I spent the last two days at a terrific conference in at Columbia Law School on asymmetric warfare and the laws of armed conflict, organized by Matthew Waxman and the great Stanford international relations scholar, Steve Krasner. The conference was interesting in bringing together top-flight international relations theorists and international law experts to discuss an issue both think about---but for whom the vocabularies and methodologies of inquiry are totally different.
Latest in Non-International Armed Conflict
Findings, Conclusions and Areas of Dispute Between the SSCI Report, the Minority, and the CIA: Part Four
In this post, we proceed with Lawfare's ongoing, side-by-side comparison of the SSCI Study's key findings, and responses to them by both the SSCI Minority as well as the CIA.
By way of reminder, the SSCI's Study made twenty findings and conclusions about the CIA's detention and interrogation practices after 9/11---twelve of which the blog has summarized so far, along with any corresponding Minority and CIA remarks.
A breakdown of findings 13-16 can be found below, the lone goal being to
Marty Lederman and I have been engaged in a debate over the past few weeks, and last Monday he wrote a lengthy and thoughtful “Monday Reflection” over at Just Security concerning some of my arguments here at Lawfare and in my article, Folk International Law. I would like to use this post, my last in this exchange, to raise four of the bigger stakes that I think arise out of our discussion.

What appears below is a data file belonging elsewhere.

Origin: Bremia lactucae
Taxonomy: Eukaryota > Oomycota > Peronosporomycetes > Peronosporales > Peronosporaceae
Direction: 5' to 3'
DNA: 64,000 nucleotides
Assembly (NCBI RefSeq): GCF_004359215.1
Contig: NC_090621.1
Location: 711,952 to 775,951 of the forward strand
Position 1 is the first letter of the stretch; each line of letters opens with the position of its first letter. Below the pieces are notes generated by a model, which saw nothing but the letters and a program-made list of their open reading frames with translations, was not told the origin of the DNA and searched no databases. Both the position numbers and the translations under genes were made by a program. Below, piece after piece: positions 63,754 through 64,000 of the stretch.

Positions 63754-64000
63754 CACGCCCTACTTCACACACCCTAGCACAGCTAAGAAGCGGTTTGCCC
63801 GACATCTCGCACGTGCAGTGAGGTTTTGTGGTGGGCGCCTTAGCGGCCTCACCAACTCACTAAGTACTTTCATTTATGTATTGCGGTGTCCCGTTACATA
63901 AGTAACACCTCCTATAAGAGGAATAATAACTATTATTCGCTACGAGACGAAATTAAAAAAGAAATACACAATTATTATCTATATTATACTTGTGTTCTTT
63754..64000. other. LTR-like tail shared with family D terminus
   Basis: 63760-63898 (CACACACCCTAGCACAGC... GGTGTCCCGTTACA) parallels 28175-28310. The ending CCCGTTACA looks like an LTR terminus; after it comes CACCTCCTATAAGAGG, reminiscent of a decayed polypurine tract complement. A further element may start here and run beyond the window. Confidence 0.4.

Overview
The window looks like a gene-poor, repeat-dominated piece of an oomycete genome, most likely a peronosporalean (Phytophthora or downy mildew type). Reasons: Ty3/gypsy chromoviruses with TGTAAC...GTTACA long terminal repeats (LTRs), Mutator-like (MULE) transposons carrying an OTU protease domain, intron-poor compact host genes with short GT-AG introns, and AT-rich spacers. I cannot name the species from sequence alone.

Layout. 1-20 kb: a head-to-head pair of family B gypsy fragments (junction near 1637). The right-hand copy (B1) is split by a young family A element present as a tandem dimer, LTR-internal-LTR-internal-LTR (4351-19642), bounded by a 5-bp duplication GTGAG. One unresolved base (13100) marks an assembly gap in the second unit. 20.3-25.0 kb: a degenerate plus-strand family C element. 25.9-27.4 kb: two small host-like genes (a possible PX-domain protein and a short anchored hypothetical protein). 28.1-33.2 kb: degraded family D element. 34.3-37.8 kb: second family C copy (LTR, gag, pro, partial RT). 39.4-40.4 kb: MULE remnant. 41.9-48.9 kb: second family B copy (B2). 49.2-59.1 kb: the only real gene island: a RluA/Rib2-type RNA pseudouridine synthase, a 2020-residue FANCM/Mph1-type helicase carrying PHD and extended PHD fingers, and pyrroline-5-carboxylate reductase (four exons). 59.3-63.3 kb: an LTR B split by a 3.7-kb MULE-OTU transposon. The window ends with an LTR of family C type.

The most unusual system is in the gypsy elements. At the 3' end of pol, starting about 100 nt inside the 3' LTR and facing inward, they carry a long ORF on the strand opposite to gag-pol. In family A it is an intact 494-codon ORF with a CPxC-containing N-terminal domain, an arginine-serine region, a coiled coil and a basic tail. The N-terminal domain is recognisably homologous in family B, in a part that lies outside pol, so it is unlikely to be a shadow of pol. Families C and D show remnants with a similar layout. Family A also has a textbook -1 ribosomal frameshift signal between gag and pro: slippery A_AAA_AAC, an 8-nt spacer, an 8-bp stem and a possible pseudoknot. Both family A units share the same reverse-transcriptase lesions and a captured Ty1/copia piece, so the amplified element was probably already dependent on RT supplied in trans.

Marty Lederman has a thoughtful response over at Just Security to my post from yesterday.
Earlier this year, I published an article called "Folk International Law," in which I argued that there were many unappreciated and little understood costs to the convergence of LOAC and international human rights law.
Transatlantic Dialogue on Int'l Law and Armed Conflict: Verdirame on Theory, Human Rights, and Conflict
The newest installment in the Transatlantic Dialogue series is now posted at ICRC's Intercross blog. It is from Professor Guglielmo Verdirame, and it addresses the larger implications of IHRL's expansion into the armed conflict setting, including implications for matters of theory.
Transatlantic Dialogue on Int'l Law and Armed Conflict: Geoff Corn on Battlefield Regulation and Crime
Continuing our coverage of the Transatlantic Dialogue on International Law and Armed Conflict, Lawfare is pleased to publish the discussion paper for the conference that Geoff Corn (South Texas) produced on the topic of how criminal responsibility relates to battlefield regulation.
Squaring the Circle: The Intersection of Battlefield Regulation and Criminal Responsibility
During our conference,
Transatlantic Dialogue on Int'l Law and Armed Conflict: Lawrence Hill-Cawthorne Responds to Sarah Cleveland
The newest installment in the Transatlantic Dialogue series (see here) has gone live at EJIL:Talk!. It is from Lawrence Hill-Cawthorne (U.
The newest installment in the Transatlantic Dialogue series (see here) has gone live at EJIL:Talk!. It is from Sarah Cleveland, and it explains the Project on Harmonizing Standards for Armed Conflict. A taste:
The next installment in the series of posts derived from this summer's Transatlantic Dialogue on International Law and Armed Conflict is now live at the ICRC's Intercross blog. It is from Ken Watkin, and it concerns the overlap of IHL and IHRL. A taste: